From Yahoo!'s Best Practices for Speeding Up Your Web Site document:
Expires headers are most often used with images, but they should be used on all components including scripts, stylesheets, and Flash components.
I follow the above advice using the "mod_expires" Apache module. My implementation is much like HTML5 Boilerplate's. See this .htaccess code.
Here is another quote from the same Yahoo! document:
Keep in mind, if you use a far future Expires header you have to change the component's filename whenever the component changes. At Yahoo! we often make this step part of the build process: a version number is embedded in the component's filename, for example, yahoo_2.0.6.js.
Now for the two issues I've run into, both related to images:
I have regular
<img> tags throughout my websites and I also have CSS
background-images. I currently don't have an elegant way of handling cache busting for either of those two types of images. For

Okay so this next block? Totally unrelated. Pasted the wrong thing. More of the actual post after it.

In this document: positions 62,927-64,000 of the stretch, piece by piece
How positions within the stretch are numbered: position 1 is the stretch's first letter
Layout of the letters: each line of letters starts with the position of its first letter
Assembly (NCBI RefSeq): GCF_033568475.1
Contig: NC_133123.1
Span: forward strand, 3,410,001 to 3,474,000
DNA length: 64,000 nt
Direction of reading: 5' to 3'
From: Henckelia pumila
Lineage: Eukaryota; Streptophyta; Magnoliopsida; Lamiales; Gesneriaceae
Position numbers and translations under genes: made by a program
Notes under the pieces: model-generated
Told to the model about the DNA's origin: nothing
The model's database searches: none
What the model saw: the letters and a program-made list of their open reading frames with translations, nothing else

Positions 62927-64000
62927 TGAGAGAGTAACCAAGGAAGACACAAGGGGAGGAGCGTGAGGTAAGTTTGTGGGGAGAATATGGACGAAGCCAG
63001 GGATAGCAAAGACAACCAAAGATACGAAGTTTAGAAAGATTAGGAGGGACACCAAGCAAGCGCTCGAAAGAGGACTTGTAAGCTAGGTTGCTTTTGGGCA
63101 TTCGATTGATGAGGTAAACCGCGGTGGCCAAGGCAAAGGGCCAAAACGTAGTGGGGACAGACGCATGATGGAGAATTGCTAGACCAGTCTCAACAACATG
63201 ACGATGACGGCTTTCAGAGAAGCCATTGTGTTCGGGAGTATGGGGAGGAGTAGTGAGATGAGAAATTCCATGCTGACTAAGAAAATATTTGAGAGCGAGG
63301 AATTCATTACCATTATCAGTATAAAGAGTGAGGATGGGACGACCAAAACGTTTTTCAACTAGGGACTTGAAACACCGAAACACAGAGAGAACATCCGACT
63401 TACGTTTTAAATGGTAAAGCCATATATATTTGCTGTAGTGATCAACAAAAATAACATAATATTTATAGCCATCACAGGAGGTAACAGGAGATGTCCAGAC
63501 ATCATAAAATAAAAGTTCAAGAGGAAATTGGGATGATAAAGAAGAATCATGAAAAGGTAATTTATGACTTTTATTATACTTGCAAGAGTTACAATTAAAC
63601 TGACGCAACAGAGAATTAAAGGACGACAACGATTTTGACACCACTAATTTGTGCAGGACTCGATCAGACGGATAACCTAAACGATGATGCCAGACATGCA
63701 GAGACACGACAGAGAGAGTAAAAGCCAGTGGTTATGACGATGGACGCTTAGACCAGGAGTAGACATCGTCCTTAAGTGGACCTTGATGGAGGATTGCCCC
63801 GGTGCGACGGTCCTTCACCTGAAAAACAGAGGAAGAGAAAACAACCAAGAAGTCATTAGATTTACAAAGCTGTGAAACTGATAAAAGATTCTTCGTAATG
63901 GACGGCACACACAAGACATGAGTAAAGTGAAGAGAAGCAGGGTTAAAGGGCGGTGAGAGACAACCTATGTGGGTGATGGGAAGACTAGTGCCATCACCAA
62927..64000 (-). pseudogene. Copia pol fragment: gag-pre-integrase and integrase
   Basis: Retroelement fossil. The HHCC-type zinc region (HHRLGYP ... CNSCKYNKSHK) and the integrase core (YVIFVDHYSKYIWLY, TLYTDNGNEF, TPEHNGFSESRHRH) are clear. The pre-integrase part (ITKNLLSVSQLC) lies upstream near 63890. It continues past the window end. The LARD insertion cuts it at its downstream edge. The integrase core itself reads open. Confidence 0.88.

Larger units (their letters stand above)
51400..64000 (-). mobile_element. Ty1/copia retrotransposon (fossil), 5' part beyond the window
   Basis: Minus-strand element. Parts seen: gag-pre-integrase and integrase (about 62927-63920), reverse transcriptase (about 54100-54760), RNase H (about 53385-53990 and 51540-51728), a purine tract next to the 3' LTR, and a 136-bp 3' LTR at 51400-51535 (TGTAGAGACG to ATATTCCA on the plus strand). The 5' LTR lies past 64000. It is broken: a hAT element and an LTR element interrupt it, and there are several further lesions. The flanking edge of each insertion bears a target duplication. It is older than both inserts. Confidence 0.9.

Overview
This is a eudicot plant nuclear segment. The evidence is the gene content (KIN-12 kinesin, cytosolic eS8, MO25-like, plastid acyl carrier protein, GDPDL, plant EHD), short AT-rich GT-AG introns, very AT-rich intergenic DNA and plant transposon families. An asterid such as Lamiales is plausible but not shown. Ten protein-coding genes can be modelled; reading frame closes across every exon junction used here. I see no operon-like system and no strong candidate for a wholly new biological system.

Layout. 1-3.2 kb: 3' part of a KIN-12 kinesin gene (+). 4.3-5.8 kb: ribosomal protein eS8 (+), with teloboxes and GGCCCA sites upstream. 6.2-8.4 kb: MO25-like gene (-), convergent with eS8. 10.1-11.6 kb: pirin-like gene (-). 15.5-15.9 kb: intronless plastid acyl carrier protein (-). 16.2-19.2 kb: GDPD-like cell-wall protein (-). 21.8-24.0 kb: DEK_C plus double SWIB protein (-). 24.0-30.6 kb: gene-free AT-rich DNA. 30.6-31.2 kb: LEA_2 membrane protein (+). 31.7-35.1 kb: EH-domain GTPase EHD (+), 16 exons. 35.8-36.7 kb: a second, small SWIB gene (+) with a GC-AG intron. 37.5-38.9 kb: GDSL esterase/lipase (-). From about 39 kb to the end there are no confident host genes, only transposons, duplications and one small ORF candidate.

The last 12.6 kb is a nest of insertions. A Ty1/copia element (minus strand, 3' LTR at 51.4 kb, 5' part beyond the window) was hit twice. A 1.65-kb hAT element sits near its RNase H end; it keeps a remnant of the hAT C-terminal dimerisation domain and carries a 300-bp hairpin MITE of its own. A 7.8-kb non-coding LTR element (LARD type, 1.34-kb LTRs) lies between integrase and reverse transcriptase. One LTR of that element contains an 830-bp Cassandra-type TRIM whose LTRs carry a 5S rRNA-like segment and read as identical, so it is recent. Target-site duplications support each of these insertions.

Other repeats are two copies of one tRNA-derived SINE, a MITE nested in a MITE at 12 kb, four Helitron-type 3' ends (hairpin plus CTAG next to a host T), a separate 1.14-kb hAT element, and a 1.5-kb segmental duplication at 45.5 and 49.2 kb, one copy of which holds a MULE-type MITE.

<img> tags, I have this line in my "core.php" file:
Although this does provide a way of automatically handling cache busting for
<img> tags (provided the tags are generated using
$this->Html->image(...)), I don't consider this to be elegant for two reasons:
- It uses a query string, which is not recommended.
- The image's timestamp is checked every time that particular view is accessed. Yes, you could cache the view, but you may want the image(s) in that view to be updated before the cached version of the view expires, so you would have to do whatever is needed to trigger that view to be re-cached, which I don't consider to be elegant.
As for handling the cache busting of CSS
background-images, I have to manually update the LESS file. Definitely not elegant.
How is image caching supposed to be handled with CakePHP and/or Asset Compress?